Adding pressure on the trio penciled to start during fall drills are sophomores Scott Powell and Anthony Scelfo, and juniors Grayden Griener and Rustin Rebowe. Powell was one of the big surprises of the fall season when he hit .333 during the Fall World Series and was successful on all five stolen base attempts. Scelfo - who also plays quarterback on the Tulane football team - provides a solid left-handed bat where he hit .241 with a homer last season. Griener, the third member of his family to play baseball for the Green Wave, is a solid defensive outfielder, and Rebowe will look to bounce back from an injury-plagued 2006.
"I think we're athletic and talented in the outfield," Jones said. "Who plays is going to come down to who is on top of their game offensively. That will dictate the outfield we play more than anything else. I think a lot of those guys have the ability to play well in the outfield.
"We have a lot of really talented guys out there and we have a lot of experience coming back. We have a lot of athleticism, a lot of guys who can run well and guys who have pop in their bats. Our situation is very competitive across the board. When you have a lot of good players on your team, that's going to make them push each other to be better, and as a coach, you can't help but like that."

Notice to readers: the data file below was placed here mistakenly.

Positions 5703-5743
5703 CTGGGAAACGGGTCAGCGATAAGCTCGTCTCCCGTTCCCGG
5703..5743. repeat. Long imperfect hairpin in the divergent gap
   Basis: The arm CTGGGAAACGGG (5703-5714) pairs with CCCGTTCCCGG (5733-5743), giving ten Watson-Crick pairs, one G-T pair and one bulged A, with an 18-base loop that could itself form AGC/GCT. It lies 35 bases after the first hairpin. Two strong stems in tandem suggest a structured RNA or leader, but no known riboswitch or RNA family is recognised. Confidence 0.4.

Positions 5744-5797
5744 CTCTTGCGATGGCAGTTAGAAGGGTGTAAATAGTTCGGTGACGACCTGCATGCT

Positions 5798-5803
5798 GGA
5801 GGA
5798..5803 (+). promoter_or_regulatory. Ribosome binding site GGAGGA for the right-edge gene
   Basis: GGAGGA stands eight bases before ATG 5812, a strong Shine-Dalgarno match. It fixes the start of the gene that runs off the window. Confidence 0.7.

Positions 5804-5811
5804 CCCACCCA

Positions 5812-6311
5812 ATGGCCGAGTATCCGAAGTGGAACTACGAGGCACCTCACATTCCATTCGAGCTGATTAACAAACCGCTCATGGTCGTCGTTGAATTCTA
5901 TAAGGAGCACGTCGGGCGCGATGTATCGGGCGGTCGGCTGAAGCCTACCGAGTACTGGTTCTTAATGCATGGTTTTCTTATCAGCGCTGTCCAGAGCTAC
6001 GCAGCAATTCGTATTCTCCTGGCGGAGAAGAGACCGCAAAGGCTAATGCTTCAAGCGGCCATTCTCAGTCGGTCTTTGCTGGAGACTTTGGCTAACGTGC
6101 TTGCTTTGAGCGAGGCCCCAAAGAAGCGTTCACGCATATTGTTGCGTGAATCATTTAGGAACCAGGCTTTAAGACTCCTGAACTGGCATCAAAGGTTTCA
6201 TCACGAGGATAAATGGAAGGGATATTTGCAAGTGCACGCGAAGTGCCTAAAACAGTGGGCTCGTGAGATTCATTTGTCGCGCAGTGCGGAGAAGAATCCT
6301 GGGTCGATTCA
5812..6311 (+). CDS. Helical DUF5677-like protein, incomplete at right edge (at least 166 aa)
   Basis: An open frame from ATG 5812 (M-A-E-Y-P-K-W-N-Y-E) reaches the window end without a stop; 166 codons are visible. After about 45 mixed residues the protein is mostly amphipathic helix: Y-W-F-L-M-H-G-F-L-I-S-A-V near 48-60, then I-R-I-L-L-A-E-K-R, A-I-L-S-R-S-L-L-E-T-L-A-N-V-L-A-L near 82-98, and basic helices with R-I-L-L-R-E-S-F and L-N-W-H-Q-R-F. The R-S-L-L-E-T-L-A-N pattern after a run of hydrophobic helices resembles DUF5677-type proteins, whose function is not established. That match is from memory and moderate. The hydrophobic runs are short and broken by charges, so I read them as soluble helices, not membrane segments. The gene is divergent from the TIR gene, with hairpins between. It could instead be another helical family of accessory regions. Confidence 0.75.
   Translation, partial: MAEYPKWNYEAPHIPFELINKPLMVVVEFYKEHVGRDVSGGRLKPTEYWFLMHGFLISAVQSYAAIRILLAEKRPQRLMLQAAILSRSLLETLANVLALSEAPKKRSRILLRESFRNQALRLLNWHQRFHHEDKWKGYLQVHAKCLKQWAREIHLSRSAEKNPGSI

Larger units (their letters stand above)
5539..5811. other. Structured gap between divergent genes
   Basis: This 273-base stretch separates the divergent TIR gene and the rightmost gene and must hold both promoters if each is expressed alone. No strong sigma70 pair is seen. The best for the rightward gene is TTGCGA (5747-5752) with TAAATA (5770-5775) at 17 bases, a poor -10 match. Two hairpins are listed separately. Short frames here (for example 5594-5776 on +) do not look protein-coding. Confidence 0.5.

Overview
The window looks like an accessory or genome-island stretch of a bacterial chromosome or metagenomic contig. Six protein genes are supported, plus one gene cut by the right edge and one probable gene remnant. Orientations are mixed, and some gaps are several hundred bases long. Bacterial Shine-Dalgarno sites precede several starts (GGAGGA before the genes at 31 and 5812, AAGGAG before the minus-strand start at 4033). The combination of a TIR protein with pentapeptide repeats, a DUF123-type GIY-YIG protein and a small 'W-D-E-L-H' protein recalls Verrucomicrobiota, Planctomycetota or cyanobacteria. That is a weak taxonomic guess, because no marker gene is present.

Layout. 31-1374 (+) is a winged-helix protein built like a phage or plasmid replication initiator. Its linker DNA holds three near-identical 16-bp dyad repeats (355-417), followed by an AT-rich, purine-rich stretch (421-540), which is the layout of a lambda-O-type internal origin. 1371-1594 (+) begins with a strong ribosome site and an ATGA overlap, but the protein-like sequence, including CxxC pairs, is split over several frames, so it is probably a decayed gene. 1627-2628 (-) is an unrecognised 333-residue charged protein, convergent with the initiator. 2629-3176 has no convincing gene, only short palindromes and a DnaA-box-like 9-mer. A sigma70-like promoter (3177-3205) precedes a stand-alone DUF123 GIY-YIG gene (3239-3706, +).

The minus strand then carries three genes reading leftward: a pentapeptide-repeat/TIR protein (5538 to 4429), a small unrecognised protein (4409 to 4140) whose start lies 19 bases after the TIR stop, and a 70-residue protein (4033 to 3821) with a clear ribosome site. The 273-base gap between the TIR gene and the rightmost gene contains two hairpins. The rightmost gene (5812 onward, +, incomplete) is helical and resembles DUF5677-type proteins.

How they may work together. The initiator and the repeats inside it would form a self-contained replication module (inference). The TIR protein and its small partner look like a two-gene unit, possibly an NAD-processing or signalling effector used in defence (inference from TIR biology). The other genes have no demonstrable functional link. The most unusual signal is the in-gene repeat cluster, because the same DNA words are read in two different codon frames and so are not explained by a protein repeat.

A year ago, the Green Wave had to replace a two-year starter with a pair of backstops that had never played in a single Division I baseball game. In 2007, Tulane returns a senior in Ty Wallace - who started for the Green Wave down the stretch and into the postseason run - and adds the talents of junior college transfer Jared Dyer from one of the most prominent programs in the country.